Can horses count?

Investigating the intelligence of any animal is fraught with difficulty, but nevertheless, the natural intelligence of horses is something which has been a source of fascination for centuries, and particularly suggestions that they are able to count. There are a number of records of horses which have apparently learnt to do so, extending as far back as 1658, although the best-known case of this type involved a Russian stallion called Hans.

His owner, Wilhelm von Osten believed that any animal could master this ability, provided that it was taught correctly. When he acquired Hans in 1900 however, von Osten’s claims had just been publicly ridiculed, as he had spectacularly failed to persuade both a bear and a dray horse to respond to his training attempts and reveal their mathematical abilities.

Hans in front of an audience.In the case of Hans however, von Osten found a willing pupil. He began by using word associations, with skittles serving initially to illustrate the sound of numbers, before progressing to writing these on a blackboard, and apparently persuading Hans to carry out harder sums. A number of eminent scientists and other experts spent five weeks testing Hans, often without his owner being present, and the unanimous conclusion of the group was that this horse did indeed have genuine mathematical skills.

Further tests

Others dismissed this conclusion however, suggesting that Hans’ ability came from his innate ability to read human body language. When von Osten relaxed, Hans knew he had reached the point at which to stop. The almost imperceptible, subconscious tenseness and subsequent relaxation among members of the committee of experts assembled to test Hans’ abilities was said to be the reason that he was able to give them the correct answers as well.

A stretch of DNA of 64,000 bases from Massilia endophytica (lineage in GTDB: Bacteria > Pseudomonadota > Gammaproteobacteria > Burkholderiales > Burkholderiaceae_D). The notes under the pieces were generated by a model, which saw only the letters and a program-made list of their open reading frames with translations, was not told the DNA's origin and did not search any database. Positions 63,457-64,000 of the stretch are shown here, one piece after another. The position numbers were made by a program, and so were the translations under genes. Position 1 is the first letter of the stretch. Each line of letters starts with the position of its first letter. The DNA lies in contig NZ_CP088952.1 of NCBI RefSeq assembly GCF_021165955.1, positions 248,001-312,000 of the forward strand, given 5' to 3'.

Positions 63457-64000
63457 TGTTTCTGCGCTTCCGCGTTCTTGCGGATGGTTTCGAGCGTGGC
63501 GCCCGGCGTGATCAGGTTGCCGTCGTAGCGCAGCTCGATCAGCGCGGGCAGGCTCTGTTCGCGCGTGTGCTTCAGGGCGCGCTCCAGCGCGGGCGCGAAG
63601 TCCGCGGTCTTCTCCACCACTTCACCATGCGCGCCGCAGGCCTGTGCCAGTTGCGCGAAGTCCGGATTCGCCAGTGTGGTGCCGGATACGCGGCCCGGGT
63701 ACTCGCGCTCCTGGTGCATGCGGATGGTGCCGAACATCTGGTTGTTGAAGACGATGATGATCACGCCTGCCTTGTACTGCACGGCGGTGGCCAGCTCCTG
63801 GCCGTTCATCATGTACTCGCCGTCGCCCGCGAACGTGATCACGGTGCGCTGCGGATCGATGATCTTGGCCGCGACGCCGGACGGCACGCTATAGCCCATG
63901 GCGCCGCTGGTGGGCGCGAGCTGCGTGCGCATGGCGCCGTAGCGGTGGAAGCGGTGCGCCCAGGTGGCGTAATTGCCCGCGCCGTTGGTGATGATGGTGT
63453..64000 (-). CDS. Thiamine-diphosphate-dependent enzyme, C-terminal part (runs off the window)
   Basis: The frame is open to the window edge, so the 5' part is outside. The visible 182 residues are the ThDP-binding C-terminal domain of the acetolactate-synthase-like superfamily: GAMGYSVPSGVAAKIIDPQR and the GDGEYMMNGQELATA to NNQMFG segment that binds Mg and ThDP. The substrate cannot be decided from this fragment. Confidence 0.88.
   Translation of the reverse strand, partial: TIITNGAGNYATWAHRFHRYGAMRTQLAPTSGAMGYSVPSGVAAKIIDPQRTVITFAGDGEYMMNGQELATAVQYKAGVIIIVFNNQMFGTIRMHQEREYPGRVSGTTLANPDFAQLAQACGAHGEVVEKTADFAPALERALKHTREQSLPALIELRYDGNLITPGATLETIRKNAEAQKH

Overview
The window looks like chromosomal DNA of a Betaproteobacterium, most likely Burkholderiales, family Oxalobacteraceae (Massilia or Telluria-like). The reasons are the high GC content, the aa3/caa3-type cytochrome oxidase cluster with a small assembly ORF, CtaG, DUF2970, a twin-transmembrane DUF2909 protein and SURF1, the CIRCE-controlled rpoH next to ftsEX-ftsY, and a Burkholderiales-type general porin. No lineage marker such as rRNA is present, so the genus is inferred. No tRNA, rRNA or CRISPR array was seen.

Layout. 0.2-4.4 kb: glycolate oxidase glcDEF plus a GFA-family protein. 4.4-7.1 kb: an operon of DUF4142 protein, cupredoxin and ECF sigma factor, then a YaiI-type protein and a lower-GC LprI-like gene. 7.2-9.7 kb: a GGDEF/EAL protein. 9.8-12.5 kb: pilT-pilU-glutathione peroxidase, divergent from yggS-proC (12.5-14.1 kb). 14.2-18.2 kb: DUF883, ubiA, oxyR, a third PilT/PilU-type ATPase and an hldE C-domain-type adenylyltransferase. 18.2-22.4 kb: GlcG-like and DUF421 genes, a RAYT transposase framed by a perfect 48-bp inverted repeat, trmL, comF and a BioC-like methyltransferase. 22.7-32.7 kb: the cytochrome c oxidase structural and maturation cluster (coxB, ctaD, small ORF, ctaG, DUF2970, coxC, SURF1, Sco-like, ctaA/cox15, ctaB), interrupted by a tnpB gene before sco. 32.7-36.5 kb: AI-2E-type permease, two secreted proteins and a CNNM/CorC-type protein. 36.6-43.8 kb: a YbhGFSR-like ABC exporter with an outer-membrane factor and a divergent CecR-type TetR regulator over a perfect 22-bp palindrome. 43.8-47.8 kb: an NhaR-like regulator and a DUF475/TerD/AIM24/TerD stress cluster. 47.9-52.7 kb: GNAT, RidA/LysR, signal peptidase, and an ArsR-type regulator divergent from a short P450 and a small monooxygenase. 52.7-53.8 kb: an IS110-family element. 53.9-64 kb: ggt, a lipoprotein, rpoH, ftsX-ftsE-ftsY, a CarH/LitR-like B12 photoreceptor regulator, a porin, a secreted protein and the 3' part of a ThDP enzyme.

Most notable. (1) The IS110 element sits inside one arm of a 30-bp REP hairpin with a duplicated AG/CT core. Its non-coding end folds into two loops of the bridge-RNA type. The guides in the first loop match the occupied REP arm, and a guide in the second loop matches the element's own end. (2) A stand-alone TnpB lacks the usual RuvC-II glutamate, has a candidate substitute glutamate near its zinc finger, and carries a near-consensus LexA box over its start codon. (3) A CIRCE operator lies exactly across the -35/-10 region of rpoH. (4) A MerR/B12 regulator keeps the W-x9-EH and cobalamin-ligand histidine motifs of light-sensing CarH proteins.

After von Osten’s death in 1909, Hans passed into the care of Karl Krall who shared his interest in training animals to communicate with people. Krall already had a blind horse called Berto which seemed to possess remarkable mathematical talents. In Berto’s case however, there could be no suggestion that he could have been influenced in any way by visual clues.

Scientists began to investigate both horses, hiding away behind peepholes to rule out any inadvertent hints as to the answer required, and yet Hans and Berto still confounded them, tapping out accurate responses to the sums with their hooves. Sadly however, before any firm conclusions could be reached, the First World War broke out, and all of Krall’s horses were enlisted and died on the battlefield.    

A survival strategy?

Many riders today fail to appreciate just how observant and sensitive horses can be, recognising a change in routine at an early stage which indicates an outing to a show for example, or responding to a slightest alteration in muscular pressure when out riding. This does not equate directly with intelligence however, in spite of the fact that horses have large brains relative to their body size, but is really a manifestation of a survival instinct. 

Failing to detect a slight movement in the grass for example could spell the end for an unobservant equid in the wild, faced with a waiting predator. Keen awareness has therefore always been vital to their survival. But as to whether they can count? Now that’s another matter!